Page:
A lot of the recent “Day with Pandora” articles have focused on areas outside of gaming for the most part, with a bit of gaming here and there. I am the opposite, I got the Pandora primarily for gaming, but also wanted the freedom of a full Linux system if I wanted it. So, here is my typical day with the Pandora. Please note that my system is an original CC unit.
[ Note: This is a guest post from Lethco from the Open Pandora boards. ]
I start my morning with PND Manager. I have a ton of apps on my Pandora, and always update them and download any new ones that pop up, since I love to experiment with random apps. I then load up one of the numerous browsers to get my morning dose of news (usually either Arora or Firefox), and than use Sylpheed to download my e-mail. If you are interested in what I browse… hardocp.com, lordsofpain.net, boards.openpandora.org, gamegavel.com, retroreviewrevolution.com, all those are a good start to the sites I usually hit.
I can wear headphones while I work, and usually its the Pandora in my pocket listening to podcasts. One of my favorite podcasts is Retro Gaming Roundup, a monthly podcast that is normally 5 to 7 hours long, and the Pandora is a great way to easily (and comfortably) play a 100+ MB file, and has the power to quickly rewind or fast forward the larger MP3 files without a delay.
During breaks, Mame is a great way to pass the time. My work has wi-fi, so I can load up Compo4All to try for a high score with other members in the Pandora community (Donkey Kong, Pacman) or in one of the two homebrew titles currently supported by it (Mini Slug or the port of Tyrian, Open Tyrian).
At home I prefer longer games. The SNES and PS1 in my opinion had the best RPG games. Starting with the SNES, for me the best emulator on the Pandora is SNES 9X EX, since it has the best audio and supports savestates. Its a perfect candidate for longer games like Final Fantasy 6 and Earthbound.
The PS1 also had great RPGs, but ISO files are significantly larger than SNES ROMs, and would take a lot of space on my two 32 GB SD cards. Fortunately, the Pandora also has a fullsize USB host. Its quite easy to take a USB Thumbdrive (I use a 32 GB) and fill it with Playstation 1 ISOs to have a huge portion of my Playstation collection playable portably. PCSX has great compatibility with the great PS1 RPGs, such as the Final Fantasy series, Parasite Eve, and Chrono Cross. If I am in an action mood, it works great with such hits as Metal Gear Solid and Twisted Metal, along with quirky titles like No One Can Stop Mr. Domino.
But its not all about emulation. The Pandora also eats my time with its large collection of PC ports, even without resorting to DOSbox, or an Amiga or C64 emulator. I already mentioned OpenTyrian, but Descent 1 and 2, Doom 1 and 2, Quake 1 and 2 (notice a pattern here?) in addition to 3, Ultima 4 and 7. Duke Nukem 3D is also fun. On the Amiga I emulator usually play Worms, Theme Park, Civilization, Chaos Engine, Indiana Jones and the Last Crusade, Ultima 5, Pinball Fantasies, Turrican, Speedball 2, and Lemmings. The best news is that all these titles mentioned above play perfectly on my original 600 MHZ unit.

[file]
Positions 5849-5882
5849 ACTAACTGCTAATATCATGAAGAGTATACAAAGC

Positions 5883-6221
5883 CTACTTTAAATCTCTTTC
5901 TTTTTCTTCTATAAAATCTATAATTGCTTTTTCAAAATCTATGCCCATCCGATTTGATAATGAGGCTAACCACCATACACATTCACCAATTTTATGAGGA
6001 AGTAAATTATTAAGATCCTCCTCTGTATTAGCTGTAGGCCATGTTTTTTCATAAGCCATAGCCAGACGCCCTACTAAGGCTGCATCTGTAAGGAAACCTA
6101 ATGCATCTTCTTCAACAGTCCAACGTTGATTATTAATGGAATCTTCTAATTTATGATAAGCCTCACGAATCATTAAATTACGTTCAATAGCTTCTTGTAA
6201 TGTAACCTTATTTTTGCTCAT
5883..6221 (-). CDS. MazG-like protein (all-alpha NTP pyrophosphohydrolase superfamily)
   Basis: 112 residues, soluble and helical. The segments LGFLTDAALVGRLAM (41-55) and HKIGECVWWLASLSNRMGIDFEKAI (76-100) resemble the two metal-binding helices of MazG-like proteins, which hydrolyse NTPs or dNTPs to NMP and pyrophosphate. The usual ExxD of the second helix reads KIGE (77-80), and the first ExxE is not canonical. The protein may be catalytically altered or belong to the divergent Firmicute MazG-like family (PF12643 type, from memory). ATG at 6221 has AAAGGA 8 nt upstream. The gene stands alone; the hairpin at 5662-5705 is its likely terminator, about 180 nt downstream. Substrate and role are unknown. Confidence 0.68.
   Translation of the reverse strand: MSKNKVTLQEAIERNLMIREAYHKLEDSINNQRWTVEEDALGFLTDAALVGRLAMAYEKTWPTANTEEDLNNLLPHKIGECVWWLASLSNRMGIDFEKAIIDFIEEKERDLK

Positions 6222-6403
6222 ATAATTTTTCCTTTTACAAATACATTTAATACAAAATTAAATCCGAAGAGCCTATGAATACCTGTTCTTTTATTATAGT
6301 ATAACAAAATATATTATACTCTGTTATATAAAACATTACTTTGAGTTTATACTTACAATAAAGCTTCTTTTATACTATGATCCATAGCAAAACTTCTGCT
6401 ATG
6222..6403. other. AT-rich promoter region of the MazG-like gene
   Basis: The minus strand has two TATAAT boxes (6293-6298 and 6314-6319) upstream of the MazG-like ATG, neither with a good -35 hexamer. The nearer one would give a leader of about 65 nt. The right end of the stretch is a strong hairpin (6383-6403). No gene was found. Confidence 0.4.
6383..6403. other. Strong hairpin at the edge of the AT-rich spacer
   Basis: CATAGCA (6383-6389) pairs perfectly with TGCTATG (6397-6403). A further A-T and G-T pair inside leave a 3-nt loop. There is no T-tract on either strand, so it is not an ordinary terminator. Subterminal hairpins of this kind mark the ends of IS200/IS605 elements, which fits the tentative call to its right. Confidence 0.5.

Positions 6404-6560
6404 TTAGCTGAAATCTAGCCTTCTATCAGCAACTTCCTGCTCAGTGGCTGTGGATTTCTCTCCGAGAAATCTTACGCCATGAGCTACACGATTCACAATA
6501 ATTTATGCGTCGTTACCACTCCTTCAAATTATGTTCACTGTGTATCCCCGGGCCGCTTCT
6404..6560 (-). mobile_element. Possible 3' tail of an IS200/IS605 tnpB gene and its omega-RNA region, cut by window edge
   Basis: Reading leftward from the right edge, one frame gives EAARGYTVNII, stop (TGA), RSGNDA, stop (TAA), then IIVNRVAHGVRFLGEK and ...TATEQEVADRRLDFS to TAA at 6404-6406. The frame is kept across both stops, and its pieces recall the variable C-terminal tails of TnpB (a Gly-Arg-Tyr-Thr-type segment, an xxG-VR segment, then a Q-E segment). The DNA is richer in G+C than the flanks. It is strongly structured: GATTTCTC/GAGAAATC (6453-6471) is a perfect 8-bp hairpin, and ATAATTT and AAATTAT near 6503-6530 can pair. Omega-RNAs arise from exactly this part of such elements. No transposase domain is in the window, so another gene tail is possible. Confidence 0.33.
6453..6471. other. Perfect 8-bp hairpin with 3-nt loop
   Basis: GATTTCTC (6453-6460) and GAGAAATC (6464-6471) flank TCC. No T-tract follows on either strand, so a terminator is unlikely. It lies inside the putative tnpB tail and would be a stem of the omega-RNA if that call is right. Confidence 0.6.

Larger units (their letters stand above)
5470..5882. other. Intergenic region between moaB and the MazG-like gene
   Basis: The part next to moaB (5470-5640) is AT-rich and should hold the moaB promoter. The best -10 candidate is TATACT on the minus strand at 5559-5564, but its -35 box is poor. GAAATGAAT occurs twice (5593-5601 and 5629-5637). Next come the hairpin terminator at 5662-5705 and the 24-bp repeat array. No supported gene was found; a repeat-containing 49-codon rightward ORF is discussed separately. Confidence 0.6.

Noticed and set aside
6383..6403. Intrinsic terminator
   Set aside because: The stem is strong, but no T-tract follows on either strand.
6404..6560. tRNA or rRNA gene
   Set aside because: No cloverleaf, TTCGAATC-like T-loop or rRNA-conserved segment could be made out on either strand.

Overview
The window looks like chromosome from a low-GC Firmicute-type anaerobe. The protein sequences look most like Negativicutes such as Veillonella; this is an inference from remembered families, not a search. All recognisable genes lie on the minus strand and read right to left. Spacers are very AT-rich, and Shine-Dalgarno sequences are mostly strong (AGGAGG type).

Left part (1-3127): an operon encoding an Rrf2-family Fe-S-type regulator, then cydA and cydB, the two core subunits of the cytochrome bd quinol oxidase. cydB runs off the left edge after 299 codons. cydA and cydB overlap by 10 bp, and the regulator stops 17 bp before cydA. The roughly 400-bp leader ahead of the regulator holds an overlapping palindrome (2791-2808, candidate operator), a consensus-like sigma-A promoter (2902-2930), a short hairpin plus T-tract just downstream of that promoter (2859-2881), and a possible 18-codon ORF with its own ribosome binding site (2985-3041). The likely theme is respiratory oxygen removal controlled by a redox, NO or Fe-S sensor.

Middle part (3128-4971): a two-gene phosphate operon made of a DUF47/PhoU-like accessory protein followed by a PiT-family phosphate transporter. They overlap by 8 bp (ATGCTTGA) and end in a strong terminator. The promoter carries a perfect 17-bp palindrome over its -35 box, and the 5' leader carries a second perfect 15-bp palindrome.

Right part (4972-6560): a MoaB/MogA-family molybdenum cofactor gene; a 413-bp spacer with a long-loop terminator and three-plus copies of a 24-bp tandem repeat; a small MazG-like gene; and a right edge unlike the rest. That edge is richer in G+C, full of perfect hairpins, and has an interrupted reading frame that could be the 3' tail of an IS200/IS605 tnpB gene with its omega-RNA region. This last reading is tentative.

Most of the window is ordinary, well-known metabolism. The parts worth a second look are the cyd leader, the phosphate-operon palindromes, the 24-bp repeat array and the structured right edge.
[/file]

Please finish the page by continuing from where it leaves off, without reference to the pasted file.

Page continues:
Finally, you can’t ignore games the community makes. Singularity is a fave of mine, along with the Streets of Rage Remake. Kami Retro is a paid game in the repo, but its unique graphics style and fun gameplay makes it worth the small price of purchase. Project Starfighter is a fun side scrolling shooter as well.
As you can tell, I do a LOT of gaming on my Pandora. Thankfully, it has a great D-pad and button setup, and the analog sticks are serviceable as well. The keyboard is quite nice for online browsing and the quick email, and for those times I play on an Amiga or C64 using my Pandora, its the best handheld experience I have had with either of those systems.
My Pandora is easily worth the price of admission (I would like to thank Alerino from the forums for doing a trade to get mine – I actually got it in a trade. I traded a PS vita 3g model plus 6 games, a case, and a 16gb card for my unit. Although the Vita is a fine system, it wasn’t what I was looking for after owning it for half a year.) and I am sure in a year or two I will probably pick up a 1 GHZ unit so I can use the extra power to play DS and PSP games as well. I’m looking forward to the TV-Out cable to release so I can enjoy all this on my TV.
So far I have only had my Pandora a couple of months and have barely scratched the surface of its potential, but it has proven to be a huge upgrade over my old GP2X Wiz.
One of the greatest strengths of the Pandora is the massive selection of software. The repo hosts close to 900 apps as of this writing, and I always make sure to try a couple new ones every day. You never know what you may end up loving. To those on the fence, stop fretting over the price and pick up one of these handhelds. The community is more than willing to help with the teething pains of setting it up, and once configured the way you want it the system is the most versatile handheld I have ever seen.